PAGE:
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Scott speaks in Parliament about the Criminal Law (Domestic Violence) Amendment Bill (No 2) 2015.

I rise to make a contribution on the Criminal Law (Domestic Violence) Amendment Bill (No. 2) 2015. As has been mentioned by all of my colleagues, we take great pride in the fact that there is bipartisanship on this bill. This bill flows from the investigation into domestic violence initiated by the former LNP government headed by Quentin Bryce and resulted in the Not now, not ever report. The bill flows from recommendations of that report, particularly recommendations 118 and 120, and deals with the objectives of amending the Penalties and Sentences Act 1992 to make provision for domestic and family violence to be an aggravating factor on sentencing; amending the Criminal Code to create an offence of choking, suffocation or strangulation in a domestic setting; and amending legislation to allow a court to receive a submission from a party on what they consider to be the appropriate sentence or sentencing range for the court to impose.

Hansard Tuesday 19 April 2016

Mr EMERSON (Indooroopilly—LNP) (5.20 pm): I rise to make a contribution on the Criminal Law (Domestic Violence) Amendment Bill (No. 2) 2015. As has been mentioned by all of my colleagues, we take great pride in the fact that there is bipartisanship on this bill. This bill flows from the investigation into domestic violence initiated by the former LNP government headed by Quentin Bryce and resulted in the Not now, not ever report. The bill flows from recommendations of that report, particularly recommendations 118 and 120, and deals with the objectives of amending the Penalties and Sentences Act 1992 to make provision for domestic and family violence to be an aggravating factor on sentencing; amending the Criminal Code to create an offence of choking, suffocation or strangulation in a domestic setting; and amending legislation to allow a court to receive a submission from a party on what they consider to be the appropriate sentence or sentencing range for the court to impose.

I go back to the Not now, not ever report and urge all my colleagues and all Queenslanders who have not done so to take the opportunity to read that report. I have to admit that it not only reveals some horrific tales in some parts of our society but also strongly indicates that no part of our society is immune from the issues that that report confronts. Page 15 of that report deals specifically with the issue of strangulation and choking and points out that there are gaps in the existing Criminal Code. The report states—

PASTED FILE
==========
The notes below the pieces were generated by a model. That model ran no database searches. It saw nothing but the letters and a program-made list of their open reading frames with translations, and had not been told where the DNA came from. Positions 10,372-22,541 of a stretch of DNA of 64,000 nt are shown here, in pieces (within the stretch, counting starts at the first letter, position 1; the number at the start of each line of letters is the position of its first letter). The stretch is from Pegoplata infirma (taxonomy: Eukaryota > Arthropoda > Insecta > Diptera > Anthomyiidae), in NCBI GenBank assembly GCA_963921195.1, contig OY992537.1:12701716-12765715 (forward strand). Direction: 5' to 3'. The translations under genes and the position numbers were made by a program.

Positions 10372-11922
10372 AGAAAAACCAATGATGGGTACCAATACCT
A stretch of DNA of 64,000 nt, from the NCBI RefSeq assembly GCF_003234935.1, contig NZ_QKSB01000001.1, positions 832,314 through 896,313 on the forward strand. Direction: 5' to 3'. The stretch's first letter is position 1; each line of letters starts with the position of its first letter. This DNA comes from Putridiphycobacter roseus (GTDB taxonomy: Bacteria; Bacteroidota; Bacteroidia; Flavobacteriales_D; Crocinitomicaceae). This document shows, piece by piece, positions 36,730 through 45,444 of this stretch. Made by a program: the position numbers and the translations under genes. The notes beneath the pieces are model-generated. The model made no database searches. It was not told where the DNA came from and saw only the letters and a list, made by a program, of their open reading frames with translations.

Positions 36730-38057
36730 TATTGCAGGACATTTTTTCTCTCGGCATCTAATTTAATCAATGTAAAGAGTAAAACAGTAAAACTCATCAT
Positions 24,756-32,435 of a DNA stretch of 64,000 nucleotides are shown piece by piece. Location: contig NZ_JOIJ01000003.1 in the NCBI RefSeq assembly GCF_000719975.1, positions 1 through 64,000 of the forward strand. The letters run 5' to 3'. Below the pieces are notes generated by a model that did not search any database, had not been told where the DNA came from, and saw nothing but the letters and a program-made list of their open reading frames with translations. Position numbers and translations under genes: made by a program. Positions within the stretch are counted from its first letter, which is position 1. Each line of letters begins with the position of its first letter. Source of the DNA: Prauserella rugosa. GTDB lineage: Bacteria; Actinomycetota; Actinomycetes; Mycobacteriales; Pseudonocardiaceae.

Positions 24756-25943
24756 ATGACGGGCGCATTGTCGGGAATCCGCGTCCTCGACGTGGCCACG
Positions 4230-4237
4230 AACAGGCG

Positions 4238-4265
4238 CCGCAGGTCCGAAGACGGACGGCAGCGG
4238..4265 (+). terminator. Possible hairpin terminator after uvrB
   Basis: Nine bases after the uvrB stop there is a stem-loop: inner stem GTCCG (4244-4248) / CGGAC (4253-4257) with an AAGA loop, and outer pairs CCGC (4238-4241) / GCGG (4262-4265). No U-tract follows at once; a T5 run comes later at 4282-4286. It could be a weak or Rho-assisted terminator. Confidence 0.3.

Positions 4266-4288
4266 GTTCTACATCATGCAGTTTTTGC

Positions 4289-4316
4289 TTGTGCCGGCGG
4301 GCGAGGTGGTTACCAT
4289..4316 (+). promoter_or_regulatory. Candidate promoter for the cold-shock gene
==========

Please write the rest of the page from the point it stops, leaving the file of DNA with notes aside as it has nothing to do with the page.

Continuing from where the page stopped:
...the Taskforce was given evidence that showed that strangulation was a key predictor of domestic homicide. A dedicated offence for this serious and violent act needs to be added to the Code and an appropriate penalty applied that takes into account that the act of strangulation within a domestic and family violence situation is a predicator of escalation and increased risk to the victim.

The report goes on to quote a contributor to the task force who said—

The violence would consist of him punching me, spitting on me, choking me...

As the task force report points out—

The Taskforce also heard repeated submissions in support of the introduction of a criminal offence which specifically encompasses the act of non-fatal strangulation. Strangulation was also mentioned in many of the personal stories told to the Taskforce, often using language such as ‘choking’ or ‘grabbing the throat’. Using terms such as these instead of ‘strangulation’ downplays the seriousness of the behaviour. This in turn can affect the response of health professionals, the police and the justice system to the act of domestic and family violence.

The report goes on to say—

Strangulation is a very common feature of domestic and family violence and is also seen as a predictive risk factor for future more severe domestic and family violence and for homicide.

It is very welcome that we are seeing this bill today, and I saw the comments by the very hardworking and widely respected chief executive of DVConnect, Di Mangan, who said that the new amendments were a welcome addition and that it was an important decision considering Queensland’s domestic and family violence statistics. Ms Mangan said that DVConnect is still receiving between 360 and 400 calls a day, which is double any other statewide service in the country. She said that strangulation is mentioned all day every day to the counsellors at DVConnect and that many of the women have been strangled or choked many times to a point where it becomes normal for them and that every now and again it leads to their death. Ms Mangan said that strangulation as a stand-alone offence was an important step to stopping domestic and family violence deaths and that it is a weapon that is very close and personal to women. She said—

To be looking at her at the point that he’s got his hands around her throat, that is the ultimate in domination.

She— the victim—

knows at any point she could be dead and whether she lives or dies is determined by the man in front of her.

Like many of my colleagues here, I commend this bill to the House. We can only hope that it goes some way to dealing with the terrible scourge of domestic violence in our community.